I love stories like Wolf’s, because they illustrate the importance of art education in schools. She was introduced to photography in a junior high school darkroom class and the process so enchanted her that she built her own darkroom when she was in high school. She considered a career in photojournalism, but ultimately decided to fold art history into her photography studies. She discovered camera-less photography during a “technical difficulties” moment while teaching photography in an Alaskan village. “I started making these life-sized photographs of myself or my friends in my bathroom,” she said. “That was the beginning of the shift” in her … well, focus. “I really dived deep into this idea of what a photograph is, and how we can play with the elasticity of the edges of photography.”

Technically speaking, there’s a bit of meta going on here. Unconditional is, in a way, about the birth of photography — photography that is about the way that it was created. “This exhibition is a photographic dialogue between digital and analogue, film and paper,” Wolf writes in the notes for the show. “On the one hand it is a celebration of impermanence, while on the other it endeavors to capture the magic of passing moments. This attempt to photographically suspend magic is achieved by removing the camera and directly exposing paper and film with light and chemicals — making these primary photographic elements the tools, subjects and chemical process that create the final image.” Wolf estimates that she has control over about 80 percent of the finished product; the rest is alchemical.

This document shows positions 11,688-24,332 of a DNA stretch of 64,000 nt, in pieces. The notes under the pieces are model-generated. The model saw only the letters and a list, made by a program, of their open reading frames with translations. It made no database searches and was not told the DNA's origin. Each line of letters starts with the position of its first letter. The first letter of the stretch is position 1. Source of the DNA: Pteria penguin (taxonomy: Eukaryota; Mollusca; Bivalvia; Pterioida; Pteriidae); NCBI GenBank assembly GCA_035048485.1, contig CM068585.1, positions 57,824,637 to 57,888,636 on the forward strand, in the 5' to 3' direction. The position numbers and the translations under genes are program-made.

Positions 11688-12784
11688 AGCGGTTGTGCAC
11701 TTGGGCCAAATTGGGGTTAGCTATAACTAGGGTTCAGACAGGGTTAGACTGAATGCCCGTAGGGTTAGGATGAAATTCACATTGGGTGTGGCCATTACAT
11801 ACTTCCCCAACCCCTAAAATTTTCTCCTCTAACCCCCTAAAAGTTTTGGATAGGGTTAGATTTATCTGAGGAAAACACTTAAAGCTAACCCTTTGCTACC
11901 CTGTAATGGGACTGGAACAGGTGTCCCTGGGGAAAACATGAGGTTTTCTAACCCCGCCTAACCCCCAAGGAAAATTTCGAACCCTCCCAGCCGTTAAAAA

Wolf moved to Portland from New York, and she describes the artistic life and culture in the two cities as different as night and day. She kept busy with all types of photography work, including some teaching, but there’s a different spirit at work in New York. “There was no camaraderie, there was no support,” she said. “It was all, ‘What can you do for me?’ It was just this competition, and really, it was heartbreaking, because all I wanted was another person to talk to.”

“Wanderer” by Rachel Wolf (chromogenic chemigram - archival digital print)
“Wanderer” by Rachel Wolf (chromogenic chemigram – archival digital print)

In Portland, Wolf has an ongoing collaboration with several women she met while attending the Pacific Northwest College of Art. After completing their studies there, the four wanted to maintain the youthful hustle that powers one forward in graduate school, so they formed a group: The FO(u)RT Collective; the core group comprises Wolf, Sarah Abbott, Lauren Seiffert, and Jessie Spiess. Collectively, their work includes (but is not limited to) photography, sculpture, installation, printmaking, collage, writing, and video.

Oregon, Wolf said, “is such a different experience. It’s not a competition, it’s like, ‘Oh, what are you thinking about?’ So many exciting things come when we collaborate. That’s one of the things I really love here. People want to talk and collaborate and be inspired by each other. I feel like so much of that is at the heart of why we do what we do.”

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This story is supported in part by a grant from the Yamhill County Cultural Coalition, Oregon Cultural Trust, and the Oregon Community Foundation.